One of western society’s oldest and most prestigious games. And while its clubs, courses, and celebrity personas have stolen most of the limelight throughout its history, we bet there’s more than a few interesting facts about its bags you might have missed:




1. The origins of “caddy”

We all know that caddies are those well dressed sidekicks whose job is to lug around golf bags, give insightful advice or provide the occasional refuge of moral support. But what most people don’t know is that “caddy” stems from the Scottish word, “cadet.” With the rise of golf’s popularity in the UK during the 1600s, it was Mary, Queen of Scots, who coined the term, by assigning her students, who were referred to as “cadets”, to carry her clubs while she played. The name stuck, and over time “cadet” morphed into the modern-day designation of “caddie” (in the UK) or “caddy” (as we like to spell it here in America).


2. The rise of golf bags


For the first 600 years of golf’s history, players carried clubs with a rope or cord. It wasn’t until the late 19th century that people finally had the bright idea to start using bags. What gave rise to this innovation? Strangely enough, it was due to an update in the design of the golf ball. Golf balls, which had previously been expensive leather spheres stuffed with bird feathers, were altered for mass production, upgrading their interior plumage for rubber cores and a Balata tree sap shell. The new balls, called gutties, necessitated changes in the clubs, leading to a greater use of irons in addition to woods. This increased quiver of clubs was difficult to transport with a rope and, voilà, the golf bag was invented.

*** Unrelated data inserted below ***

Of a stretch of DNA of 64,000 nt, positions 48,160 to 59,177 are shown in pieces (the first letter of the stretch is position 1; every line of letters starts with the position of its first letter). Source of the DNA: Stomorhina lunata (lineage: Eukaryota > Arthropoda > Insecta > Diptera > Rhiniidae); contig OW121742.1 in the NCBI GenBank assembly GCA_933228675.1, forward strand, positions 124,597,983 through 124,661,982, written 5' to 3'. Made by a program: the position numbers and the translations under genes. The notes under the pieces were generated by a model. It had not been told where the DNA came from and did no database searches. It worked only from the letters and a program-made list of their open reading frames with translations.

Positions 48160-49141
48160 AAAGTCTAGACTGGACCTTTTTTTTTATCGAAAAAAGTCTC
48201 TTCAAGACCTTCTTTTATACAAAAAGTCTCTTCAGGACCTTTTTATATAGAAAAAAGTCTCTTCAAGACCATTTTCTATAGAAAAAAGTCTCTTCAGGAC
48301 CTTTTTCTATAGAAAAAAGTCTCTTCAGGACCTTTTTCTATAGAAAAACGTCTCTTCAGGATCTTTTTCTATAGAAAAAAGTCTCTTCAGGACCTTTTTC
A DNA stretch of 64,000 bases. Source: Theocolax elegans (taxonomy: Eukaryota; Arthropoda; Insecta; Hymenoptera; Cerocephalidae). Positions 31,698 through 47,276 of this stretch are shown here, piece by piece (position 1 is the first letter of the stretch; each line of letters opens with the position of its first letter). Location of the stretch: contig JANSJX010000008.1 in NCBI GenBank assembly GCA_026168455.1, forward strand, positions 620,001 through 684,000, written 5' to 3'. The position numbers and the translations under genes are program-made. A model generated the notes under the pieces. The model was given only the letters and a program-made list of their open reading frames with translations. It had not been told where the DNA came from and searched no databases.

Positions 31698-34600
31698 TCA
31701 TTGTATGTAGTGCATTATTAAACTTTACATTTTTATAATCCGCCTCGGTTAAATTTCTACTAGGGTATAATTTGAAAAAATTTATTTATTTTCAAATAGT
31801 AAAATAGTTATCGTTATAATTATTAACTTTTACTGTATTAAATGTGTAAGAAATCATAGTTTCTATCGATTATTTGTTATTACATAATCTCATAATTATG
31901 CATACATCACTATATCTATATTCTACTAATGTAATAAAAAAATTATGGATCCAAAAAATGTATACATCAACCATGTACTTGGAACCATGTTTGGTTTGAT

3. One club too many

Most golfers worth their weight in grass knows about the infamous Rule 4-4, which limits the number of clubs in a player’s bag to 14. PGA player Ian Woosnam even received a two-shot penalty during the 2001 British Open when his caddie forgot about two extra drivers in his bag. What most players don’t know, however is that up until WWII a player’s club count was never a problem. Up until the war, “professional” golf games varied in length, and players' golfs bags were actually pretty small. Measuring in at less than 35 inches tall and with a tiny opening that was only 4.4 inches in diameter, bags that could only hold a few clubs were the norm. In part this is because the bags were constructed of canvas, leather, and metal, making them incredibly heavy.

With the event of WWII and more advanced manufacturing materials such as Cordura® fabrics and lightweight metals, the bag was able to grow in size and a number of clubs it carried, necessitating the need for the PGA to mandate today’s 14 club limit.


4. The golf bag identity crisis

Yes, even inanimate objects such as a golf bag must sometimes wonder “what am I good for?” With the advent of the golf cart in 1956, the golf bag’s popularity diminished, as the new mode of transport made it much easier and faster to play a round of nine. The golf bag’s answer to this existential crisis was to reinvent itself with improved carrying straps, pockets, plastics, polymers, metal compounds, tripods, and wheels. Creators even molded the bottoms of bags to make them easier to store in golf carts — thus reviving the bag's utility and necessity.


5. Obscure Bag Etiquette    

With golf containing so many obscure rules, such as the proper way to deal with a lost club on the green, it’s no wonder the etiquette for golf bags is sometimes overlooked. But to be sure, there’s a tacit list of dos and don’ts when it comes having good and bad manners:

  • If you’re a right-handed golfer, then carry your clubs over your left shoulder so you don’t put any unnecessary strain on your driving arm.
  • Carrying a golf bag can sometimes get tiring but never—we repeat NEVER— throw your bag on the ground when you’re carrying your own clubs. It makes noise, can ruin the grass, and just straight up looks sloppy.
  • Don’t walk across the greens with your bag! Traversing the fringes is apparently ok, though.
  • Compliment others on their bags — ok, this isn’t a rule written in stone, but hey, everyone appreciates a kind word, especially when their gear is looking good.


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